Patrick's College, Maynooth, Ireland) provides an overview to the conference topic in the first essay, with subsequent topics including changes in the concept of pedagogical soteriology in early Byzantium to reflect the philosophy of Athanasius, the writings of Marcellus of Ancyra
A useful question may be to discern when he does not polarize, such as in his alliance with Marcellus of Ancyra
or at the terminological compromises in Alexandria in 362.
CONTRA MARCELLUM: MARCELLUS OF ANCYRA AND FOURTH-CENTURY THEOLOGY.
Although he was not a major figure in the fourth century, Marcellus of Ancyra became well known, and even notorious in the 50 years following the Council of Nicaea because of the mostly negative reaction to his teaching.
It includes prospective links between this period and Arius, Eustathius of Antioch, and Marcellus of Ancyra
It is very difficult to explain the seemingly paradoxical fact that this word, along with the explanation given by Constantine, was accepted by the "Arian" Eusebius, whereas it has left no traces at all in the works of his opponents, the leaders of the anti-Arian party such as Alexander of Alexandria, Ossius of Cordova, Marcellus of Ancyra, and Eustathius of Antioch, who are usually considered Constantine's theological advisers and the strongest supporters of the council.
It is no coincidence that at the council of the "Western" bishops held at Sardica in 343, where Ossius could freely express his thoughts in agreement with Marcellus of Ancyra, the word homoousios was totally ignored and replaced by mia hypostasis: "We have received and been taught, and we hold the catholic and apostolic tradition and faith and confession which teach, that the Father, the Son, and the Holy Ghost have one hypostasis.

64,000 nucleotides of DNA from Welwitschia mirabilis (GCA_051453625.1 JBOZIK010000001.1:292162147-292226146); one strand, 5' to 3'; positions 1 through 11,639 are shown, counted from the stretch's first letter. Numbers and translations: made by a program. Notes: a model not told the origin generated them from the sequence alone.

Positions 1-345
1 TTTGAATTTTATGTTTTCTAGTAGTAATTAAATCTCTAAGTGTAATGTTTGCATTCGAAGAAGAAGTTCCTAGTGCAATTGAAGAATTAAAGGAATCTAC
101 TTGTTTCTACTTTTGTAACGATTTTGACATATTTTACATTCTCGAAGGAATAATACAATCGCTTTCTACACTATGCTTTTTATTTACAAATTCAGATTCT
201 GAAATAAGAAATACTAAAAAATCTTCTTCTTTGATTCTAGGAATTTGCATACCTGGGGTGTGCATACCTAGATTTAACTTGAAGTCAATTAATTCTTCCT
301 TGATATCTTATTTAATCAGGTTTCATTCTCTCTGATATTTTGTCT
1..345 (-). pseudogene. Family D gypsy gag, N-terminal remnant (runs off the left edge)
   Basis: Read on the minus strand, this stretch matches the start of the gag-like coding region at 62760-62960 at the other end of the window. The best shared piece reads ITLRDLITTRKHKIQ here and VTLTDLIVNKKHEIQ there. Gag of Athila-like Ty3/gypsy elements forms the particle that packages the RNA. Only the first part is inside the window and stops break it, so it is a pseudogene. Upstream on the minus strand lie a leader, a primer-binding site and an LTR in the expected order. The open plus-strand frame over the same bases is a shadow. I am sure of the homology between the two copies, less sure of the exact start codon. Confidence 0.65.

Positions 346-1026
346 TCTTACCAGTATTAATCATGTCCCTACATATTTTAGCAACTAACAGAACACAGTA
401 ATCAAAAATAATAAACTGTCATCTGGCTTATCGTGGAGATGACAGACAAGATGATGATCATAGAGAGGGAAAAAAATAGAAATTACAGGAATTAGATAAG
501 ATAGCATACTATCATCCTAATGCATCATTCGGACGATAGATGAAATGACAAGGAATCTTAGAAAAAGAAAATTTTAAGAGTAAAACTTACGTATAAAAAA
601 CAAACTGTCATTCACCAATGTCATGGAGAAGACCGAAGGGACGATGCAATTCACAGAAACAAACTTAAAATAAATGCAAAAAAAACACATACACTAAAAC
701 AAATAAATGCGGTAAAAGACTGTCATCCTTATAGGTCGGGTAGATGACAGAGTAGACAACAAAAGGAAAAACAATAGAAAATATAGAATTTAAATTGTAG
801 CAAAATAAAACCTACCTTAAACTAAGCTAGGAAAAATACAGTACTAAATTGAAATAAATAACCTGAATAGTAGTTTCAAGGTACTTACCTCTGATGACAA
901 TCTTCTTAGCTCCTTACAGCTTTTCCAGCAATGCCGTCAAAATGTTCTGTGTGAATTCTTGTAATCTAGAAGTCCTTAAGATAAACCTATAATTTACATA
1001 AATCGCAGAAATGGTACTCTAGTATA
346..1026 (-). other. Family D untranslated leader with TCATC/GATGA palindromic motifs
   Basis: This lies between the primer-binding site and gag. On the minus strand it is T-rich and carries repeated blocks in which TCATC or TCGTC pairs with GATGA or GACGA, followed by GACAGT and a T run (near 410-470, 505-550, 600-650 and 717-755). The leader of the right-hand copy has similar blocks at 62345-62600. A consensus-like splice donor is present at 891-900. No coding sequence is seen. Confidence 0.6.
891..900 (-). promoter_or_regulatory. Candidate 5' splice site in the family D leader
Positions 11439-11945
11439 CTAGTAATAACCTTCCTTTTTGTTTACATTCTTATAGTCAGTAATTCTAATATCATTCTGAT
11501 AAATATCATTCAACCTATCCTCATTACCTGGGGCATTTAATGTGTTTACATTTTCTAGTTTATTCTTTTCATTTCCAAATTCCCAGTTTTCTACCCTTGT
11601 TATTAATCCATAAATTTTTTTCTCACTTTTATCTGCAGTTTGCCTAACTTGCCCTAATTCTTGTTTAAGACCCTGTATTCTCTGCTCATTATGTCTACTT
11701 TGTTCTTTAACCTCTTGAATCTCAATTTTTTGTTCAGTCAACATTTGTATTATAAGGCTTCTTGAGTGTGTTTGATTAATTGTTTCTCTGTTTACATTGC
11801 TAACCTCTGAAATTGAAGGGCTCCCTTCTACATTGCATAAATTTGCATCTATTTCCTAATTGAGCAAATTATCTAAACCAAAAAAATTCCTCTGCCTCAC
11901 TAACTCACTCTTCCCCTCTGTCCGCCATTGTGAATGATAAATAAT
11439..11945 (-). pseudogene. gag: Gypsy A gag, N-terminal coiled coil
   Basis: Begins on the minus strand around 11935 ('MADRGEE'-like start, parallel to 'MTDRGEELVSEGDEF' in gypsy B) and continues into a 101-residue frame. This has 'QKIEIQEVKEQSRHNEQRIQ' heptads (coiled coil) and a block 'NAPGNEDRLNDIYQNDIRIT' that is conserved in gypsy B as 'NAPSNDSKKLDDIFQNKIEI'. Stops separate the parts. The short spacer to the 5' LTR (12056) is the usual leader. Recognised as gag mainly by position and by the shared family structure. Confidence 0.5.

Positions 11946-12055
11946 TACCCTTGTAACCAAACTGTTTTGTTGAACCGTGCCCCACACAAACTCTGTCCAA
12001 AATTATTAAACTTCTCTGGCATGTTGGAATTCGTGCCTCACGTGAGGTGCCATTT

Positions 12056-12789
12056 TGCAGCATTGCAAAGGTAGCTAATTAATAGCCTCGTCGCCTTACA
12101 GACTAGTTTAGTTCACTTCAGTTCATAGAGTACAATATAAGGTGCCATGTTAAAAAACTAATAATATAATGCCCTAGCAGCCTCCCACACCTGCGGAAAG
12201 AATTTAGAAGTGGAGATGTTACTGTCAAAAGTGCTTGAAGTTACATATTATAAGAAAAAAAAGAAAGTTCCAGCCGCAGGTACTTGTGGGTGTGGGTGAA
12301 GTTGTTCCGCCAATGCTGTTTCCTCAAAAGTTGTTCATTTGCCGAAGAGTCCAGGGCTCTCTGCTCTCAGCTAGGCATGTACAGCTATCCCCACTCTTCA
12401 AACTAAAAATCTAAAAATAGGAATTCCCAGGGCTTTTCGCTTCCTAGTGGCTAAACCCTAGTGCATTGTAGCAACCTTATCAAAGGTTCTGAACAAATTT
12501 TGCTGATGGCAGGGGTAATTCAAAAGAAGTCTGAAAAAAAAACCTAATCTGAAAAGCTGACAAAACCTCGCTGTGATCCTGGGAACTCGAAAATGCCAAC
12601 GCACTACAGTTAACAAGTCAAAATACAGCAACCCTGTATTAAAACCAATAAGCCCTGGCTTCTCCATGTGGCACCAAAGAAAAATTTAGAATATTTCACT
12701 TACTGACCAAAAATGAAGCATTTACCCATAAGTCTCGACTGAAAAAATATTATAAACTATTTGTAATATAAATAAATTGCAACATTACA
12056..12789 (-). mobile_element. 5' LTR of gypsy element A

For several decades after the Council of Nicaea, most Eastern bishops knew for sure that what Marcellus of Ancyra
had said about God was wrong; they were less certai about what was right.
Condemned and excommunicated by several fourth-century councils and synods, Marcellus of Ancyra
Marcellus of Ancyra
is a far from unknown figure, a kind of Massif Central in the history of the Arian controversy; with the big monograph of Klaus Seibt (1994) he has lately been in the news, subjected to a fresh examination that has weighed all the citations in Eusebius' polemic and brought into the reckoning the very probable attributions to him (e.
3) which creates the impression that Eustathius of Antioch was still alive in the last quarter of the fourth century (his death is usually dated before 337), and also that a connexion existed between Marcellus of Ancyra
and later Antiochene theology.
18-19 anathematizing `those who do not confess the Trinity of three [UNKNOWN TEXT OMITTED] in accordance with the truth,' Apollinarius' other contemporary Trinitarian foe is revealed: Marcellus of Ancyra
and his followers.